OSHA finds 43 violations following fatality at poultry company
by MBJ Staff
Published: March 12,2013
MOSELLE — The U.S. Department of Labor’s Occupational Safety and Health Administration has cited Southern Hens Inc. with 43 safety and health violations following the death of a worker who slipped and fell into an unguarded screw conveyor while cleaning the conveyor at the company’s Moselle facility. OSHA initiated the inspection Sept. 9, 2012, in response to the fatality.
The 37 serious safety and health violations cited involve failing to establish an audiometric testing program; protect propane tanks from vehicular traffic; provide personal protective equipment for employees; conduct monthly inspections of self-contained breathing apparatuses; evaluate hazards in the workplace to determine if any spaces were permit required confined spaces; identify mechanical hazards in the offal pits prior to employees entering; provide training for employees entering offal pits; develop energy control procedures for augers, chillers, scalders, cookers and dumpers; and provide lockout/tagout training of energy sources to all affected workers. Other violations include obstructing exit routes, not having exit signs visible, a lack of machine guarding on several pieces of equipment and exposing workers to shock, struck-by, burn, crushing, tripping, falling, slipping and amputation hazards. A serious violation occurs when there is substantial probability that death or serious physical harm could result from a hazard about which the employer knew or should have known.
Six other-than-serious safety and health violations include failing to post the approved floor load capacity for the parts supply area above the maintenance office; post not-an-exit sign in the evisceration room and steam cook area; have cover plates on electrical boxes; allow a metal duplex receptacle and flexible cord to be used instead of permanent wiring; and not labeling containers of chlorinated sanitizer and refrigeration oil. An other-than-serious violation is one that has a direct relationship to job safety and health, but probably would not cause death or serious physical harm.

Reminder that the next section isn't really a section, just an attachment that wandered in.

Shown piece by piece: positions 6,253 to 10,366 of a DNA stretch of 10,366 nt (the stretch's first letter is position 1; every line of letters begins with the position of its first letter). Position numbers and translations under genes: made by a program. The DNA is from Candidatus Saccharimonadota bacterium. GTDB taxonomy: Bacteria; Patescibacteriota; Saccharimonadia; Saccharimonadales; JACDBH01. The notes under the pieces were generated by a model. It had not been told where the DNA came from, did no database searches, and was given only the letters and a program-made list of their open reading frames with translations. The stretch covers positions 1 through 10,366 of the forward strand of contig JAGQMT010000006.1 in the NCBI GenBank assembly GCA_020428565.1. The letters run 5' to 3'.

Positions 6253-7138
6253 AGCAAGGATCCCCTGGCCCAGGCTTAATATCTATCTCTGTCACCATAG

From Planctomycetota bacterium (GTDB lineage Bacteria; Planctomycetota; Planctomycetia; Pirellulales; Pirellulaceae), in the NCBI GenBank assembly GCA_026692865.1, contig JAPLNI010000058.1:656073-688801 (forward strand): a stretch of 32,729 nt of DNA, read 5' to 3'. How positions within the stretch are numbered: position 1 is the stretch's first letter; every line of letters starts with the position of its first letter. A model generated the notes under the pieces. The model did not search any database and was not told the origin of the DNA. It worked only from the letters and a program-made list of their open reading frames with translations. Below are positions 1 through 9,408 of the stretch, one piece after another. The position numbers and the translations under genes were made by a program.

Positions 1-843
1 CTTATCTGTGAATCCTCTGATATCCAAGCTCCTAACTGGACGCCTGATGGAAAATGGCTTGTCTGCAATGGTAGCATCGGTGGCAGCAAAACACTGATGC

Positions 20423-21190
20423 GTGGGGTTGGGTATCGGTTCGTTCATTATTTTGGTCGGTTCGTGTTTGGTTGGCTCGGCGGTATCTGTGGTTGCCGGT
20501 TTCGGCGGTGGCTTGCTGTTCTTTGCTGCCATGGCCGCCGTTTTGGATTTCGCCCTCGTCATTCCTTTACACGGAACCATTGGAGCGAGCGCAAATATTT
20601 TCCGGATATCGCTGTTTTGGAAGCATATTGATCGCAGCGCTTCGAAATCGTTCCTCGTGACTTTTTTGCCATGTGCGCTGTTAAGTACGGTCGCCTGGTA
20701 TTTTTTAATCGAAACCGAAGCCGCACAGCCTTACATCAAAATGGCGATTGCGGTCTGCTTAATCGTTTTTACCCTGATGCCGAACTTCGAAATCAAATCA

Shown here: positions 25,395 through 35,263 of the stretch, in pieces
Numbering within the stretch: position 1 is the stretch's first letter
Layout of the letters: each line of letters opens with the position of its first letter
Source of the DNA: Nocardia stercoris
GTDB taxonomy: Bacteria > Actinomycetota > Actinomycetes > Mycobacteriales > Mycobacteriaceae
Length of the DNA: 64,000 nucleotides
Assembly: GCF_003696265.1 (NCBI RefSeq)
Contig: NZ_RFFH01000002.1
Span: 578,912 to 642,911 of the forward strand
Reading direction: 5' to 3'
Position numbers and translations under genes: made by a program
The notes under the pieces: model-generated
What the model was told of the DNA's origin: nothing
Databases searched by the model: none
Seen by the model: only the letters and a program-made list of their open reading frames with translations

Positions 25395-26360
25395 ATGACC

“Employers cannot allow workers to be exposed to unguarded equipment or other workplace hazards,” said Clyde Payne, OSHA’s area director in Jackson. “It is imperative that management take immediate action to eliminate the hazards identified in this inspection before another worker is injured or killed.”
The citations for the serious violations carry a proposed penalty of $160,000. The citations for the other-than-serious violations do not carry monetary penalties.
The poultry processing plant has 15 business days from receipt of the citations and proposed penalties to comply, request a conference with OSHA’s area director or contest the findings before the independent Occupational Safety and Health Review Commission.
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